Study Discovers Dolphin Bachelors Use Wingmen

Study Discovers Dolphin Bachelors Use Wingmen

Do male dolphins have the equivalent of a “wingman?” According to a recent study, the answer is yes! Male dolphins in South Australia have been found to work with other males to court potential mates – a cooperative behavior that is virtually impossible for dolphins in captivity.

In the wild, male dolphins form social groups with other males, typically with those in their bloodline, to increase their chances with “the ladies,” and ultimately, reproduction. Lead researcher, Dr. Fernando Diaz-Aguirre explains that the male dolphins in south Australia’s Coffin Bay might form these groups with relatives because, “the groups clearly tend to favour relationships based on blood relations.” Simply put, dolphins, similar to humans, feel the most comfortable with family!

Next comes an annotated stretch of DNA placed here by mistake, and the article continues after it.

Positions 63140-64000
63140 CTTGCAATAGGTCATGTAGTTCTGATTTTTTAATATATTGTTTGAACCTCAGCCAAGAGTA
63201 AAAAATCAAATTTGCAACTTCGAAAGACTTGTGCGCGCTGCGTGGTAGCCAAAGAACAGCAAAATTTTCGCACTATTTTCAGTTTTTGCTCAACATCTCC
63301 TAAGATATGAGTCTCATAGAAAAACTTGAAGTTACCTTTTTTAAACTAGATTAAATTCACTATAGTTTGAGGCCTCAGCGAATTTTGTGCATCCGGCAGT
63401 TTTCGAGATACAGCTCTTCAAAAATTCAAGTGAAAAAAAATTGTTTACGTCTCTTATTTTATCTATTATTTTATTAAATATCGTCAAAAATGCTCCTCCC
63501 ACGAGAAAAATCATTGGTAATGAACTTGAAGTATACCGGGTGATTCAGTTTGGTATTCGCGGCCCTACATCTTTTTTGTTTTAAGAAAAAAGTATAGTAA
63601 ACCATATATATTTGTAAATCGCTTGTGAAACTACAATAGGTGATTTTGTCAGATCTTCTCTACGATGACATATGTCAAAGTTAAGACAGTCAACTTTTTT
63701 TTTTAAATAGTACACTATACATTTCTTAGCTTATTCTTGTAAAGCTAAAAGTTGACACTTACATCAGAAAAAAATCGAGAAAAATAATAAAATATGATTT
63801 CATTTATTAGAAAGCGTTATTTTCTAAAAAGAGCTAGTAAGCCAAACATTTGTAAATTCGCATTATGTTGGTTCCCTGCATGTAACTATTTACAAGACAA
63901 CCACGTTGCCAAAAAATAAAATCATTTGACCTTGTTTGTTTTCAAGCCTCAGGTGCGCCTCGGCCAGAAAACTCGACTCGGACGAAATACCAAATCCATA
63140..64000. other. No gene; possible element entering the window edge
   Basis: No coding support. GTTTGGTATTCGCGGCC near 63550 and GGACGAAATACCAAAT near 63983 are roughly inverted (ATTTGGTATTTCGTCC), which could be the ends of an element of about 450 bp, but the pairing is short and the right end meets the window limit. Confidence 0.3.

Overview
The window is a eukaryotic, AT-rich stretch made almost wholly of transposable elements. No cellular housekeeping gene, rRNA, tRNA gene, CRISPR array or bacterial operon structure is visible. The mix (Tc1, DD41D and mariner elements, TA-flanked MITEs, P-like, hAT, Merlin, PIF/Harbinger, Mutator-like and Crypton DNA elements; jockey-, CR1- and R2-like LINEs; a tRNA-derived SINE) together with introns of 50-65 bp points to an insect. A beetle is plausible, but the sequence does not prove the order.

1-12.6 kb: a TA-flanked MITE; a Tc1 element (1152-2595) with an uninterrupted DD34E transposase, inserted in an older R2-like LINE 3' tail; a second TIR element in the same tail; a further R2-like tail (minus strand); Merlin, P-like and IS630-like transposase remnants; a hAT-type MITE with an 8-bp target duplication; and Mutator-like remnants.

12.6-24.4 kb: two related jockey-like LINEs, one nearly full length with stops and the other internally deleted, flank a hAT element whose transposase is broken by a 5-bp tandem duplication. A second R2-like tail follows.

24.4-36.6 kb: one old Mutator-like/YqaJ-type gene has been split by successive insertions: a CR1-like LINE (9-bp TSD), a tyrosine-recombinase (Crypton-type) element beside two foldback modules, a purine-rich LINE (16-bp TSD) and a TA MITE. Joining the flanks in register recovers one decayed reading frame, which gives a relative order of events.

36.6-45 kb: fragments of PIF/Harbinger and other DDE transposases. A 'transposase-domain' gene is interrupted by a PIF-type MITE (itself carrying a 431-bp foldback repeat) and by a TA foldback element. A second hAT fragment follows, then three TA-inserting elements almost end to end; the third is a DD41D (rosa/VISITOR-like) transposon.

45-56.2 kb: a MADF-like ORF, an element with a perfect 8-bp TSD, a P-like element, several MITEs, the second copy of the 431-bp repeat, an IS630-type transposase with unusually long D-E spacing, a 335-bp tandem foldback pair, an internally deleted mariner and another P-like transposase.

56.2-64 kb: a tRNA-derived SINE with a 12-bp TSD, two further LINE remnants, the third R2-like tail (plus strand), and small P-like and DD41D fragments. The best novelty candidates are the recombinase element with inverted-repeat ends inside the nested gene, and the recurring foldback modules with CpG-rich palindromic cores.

Sadly, males in captivity are unable to form these dynamic social groups with their relatives. Instead, their ability to control their reproduction is stolen from them while they are held in tanks with random groups of dolphins.

Captive females are also denied any control over their socialization and are often forced to undergo the invasive and unpleasant procedure of artificial insemination. Unable to form natural social groups or control their reproduction, dolphins in captivity are deprived of two essential and vital aspects of their lives.

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